Just as money is an intellectualised commodity valuation system that drains the emotional reality out of whatever it leaches onto; and you have only to look at ogres like Donald Trump to see how those who worship it lose all contact with their human-ness.


Advice for pupils

Performers demonstrate their mastery by restraint.
    Just blasting away as loud & fast as you can impresses only the ignorant (admittedly 98% of the population) but even they will grow tired of it eventually. Like a racing driver you need to keep power in reserve for when you really need it - when showing off can have maximum effect. In any case, going flat out all the time doesn’t show good judgment & is likely to result in a crash.

Who are you playing to?
    A performer’s career depends on impressing - not the general public - but discerning professionals, be they professors, managers or producers. These are the 'gate-keepers' who control funding &/or college admission. Just as important as learning the notes is 'learning the rules’, discovering the aesthetics as well as the technicalities of performance valued by the ‘gate-keepers’ - and then giving it to them. You may not agree, but you can’t bend the rules until you’ve understood them.
    My personal opinion is that exams don’t really contribute to this process but competitions do as you can hear other performers, receive direct feedback from the adjudicator, and see whom s/he considers the best performer … tho not always why!

The most important thing about SIGHT-READING is to keep the musical narrative clear so that the listener gains an impression of the whole piece, no matter how sketchy. This is far more important than playing all the notes. In practice this means
  1. Keep the beat at all costs - which gives overall coherence to your effort.
  2. Prioritise the melody so that the listener can follow ‘what you're saying’.
  3. Leave out whatever interferes with them. (As your skills improves you’ll find you can include more, but also part of your improved skill shows itself in judging what can be omitted.)
Imagine you were listening to someone reading a chapter that neither of you had seen before. If they read it out in a flat voice stumbling over words & pausing for breath in the middle of phrases you’ll have only the haziest clue about the sense of the piece.
    It’s the same in music. You can sight-read text because you’ve done it every day since the age of 6. To develop the same skill with music demands a similar amount of sight-reading practise.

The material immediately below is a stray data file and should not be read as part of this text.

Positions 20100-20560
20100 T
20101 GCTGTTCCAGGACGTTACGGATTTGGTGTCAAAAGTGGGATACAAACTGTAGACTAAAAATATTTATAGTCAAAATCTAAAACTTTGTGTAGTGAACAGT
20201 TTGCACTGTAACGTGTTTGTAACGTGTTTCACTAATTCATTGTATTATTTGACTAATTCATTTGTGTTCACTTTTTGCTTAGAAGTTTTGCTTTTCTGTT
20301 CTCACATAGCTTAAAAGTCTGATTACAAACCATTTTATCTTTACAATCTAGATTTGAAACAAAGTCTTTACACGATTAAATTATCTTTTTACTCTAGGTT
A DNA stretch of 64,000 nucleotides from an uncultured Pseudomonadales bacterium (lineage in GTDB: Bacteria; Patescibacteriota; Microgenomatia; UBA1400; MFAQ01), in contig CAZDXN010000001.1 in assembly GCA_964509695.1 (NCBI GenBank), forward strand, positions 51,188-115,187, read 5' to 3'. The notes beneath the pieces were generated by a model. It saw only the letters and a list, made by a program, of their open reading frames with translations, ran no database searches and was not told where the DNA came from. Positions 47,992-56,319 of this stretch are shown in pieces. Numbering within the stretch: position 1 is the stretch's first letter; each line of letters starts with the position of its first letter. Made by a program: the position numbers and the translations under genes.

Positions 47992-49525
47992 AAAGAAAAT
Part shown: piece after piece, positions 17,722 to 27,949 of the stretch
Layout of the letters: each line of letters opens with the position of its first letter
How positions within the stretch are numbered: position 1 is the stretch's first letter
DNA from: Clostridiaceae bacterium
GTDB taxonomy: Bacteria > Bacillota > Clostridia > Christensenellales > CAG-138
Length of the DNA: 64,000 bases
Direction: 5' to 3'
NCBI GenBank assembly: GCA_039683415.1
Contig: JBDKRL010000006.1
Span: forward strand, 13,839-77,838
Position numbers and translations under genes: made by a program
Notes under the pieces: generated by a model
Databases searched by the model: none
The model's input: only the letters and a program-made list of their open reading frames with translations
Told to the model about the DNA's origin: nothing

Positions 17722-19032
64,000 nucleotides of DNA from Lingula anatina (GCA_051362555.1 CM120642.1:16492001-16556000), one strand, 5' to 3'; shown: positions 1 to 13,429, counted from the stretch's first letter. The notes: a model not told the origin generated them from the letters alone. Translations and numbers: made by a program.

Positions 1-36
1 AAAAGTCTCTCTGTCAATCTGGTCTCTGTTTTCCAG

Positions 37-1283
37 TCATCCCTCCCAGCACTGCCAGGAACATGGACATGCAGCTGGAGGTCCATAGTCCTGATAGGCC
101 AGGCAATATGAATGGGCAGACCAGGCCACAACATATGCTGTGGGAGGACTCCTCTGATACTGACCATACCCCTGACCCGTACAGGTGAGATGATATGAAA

• Excellent sight-reading comes from the experience of simply doing it day-in day-out.
  • With experience you learn to perceive recurring patterns.
  • With good pattern recognition you gain an intuitive understanding of how music is structured into sections (governed by cadences in art music & choruses in mass market music) and see how/why certain chord sequences are more frequently used.
  • This all goes into the experience that creates excellent sight-reading.
There are also some very important wider lessons in this about prioritising decision-making on the fly. In the long run, mastery of sight-reading confers an ability to think abstractly - to perceive the underlying patterns not merely in music, but more widely in life, both in terms of making life decisions and assessing probable outcomes of human interaction/s.
    In my observation it is quality of decision-making that most distinguishes people who achieve something worthwhile in their lives & relationships from those who don’t . Successful decision-takers are those who are close to their intuition, but able to interrogate it consciously, and thus avoid the twin traps surrendering to blind instinct or being indecisive 'sicklied o'er with the pale cast of thought’. This is exactly the lesson that sight-reading forces you to learn: to perceive patterns intuitively and discard what isn't essential.
    This is also the quality of a good communicator - keeping the narrative clear. Good communicators don’t tell people things they don’t need to know. They listen with a ’third ear’ to avoid deluging the public with unwanted info that only serves to confuse. Music demands the development of this third ear - the ability to listen to the sound you are making independent of the cyber-noise created by your gestures & exertions - and sight-reading helps this almost more than any other musical activity.
Example: Microsoft used to build hugely complex GUIs (graphic user interfaces) because they weren't sure exactly how people would use it. Apple (under Jobs) kept to extremely simple GUIs because they'd worked out what created a user-friendly experience. That is the goal of becoming a musician - giving listeners a user-friendly experience.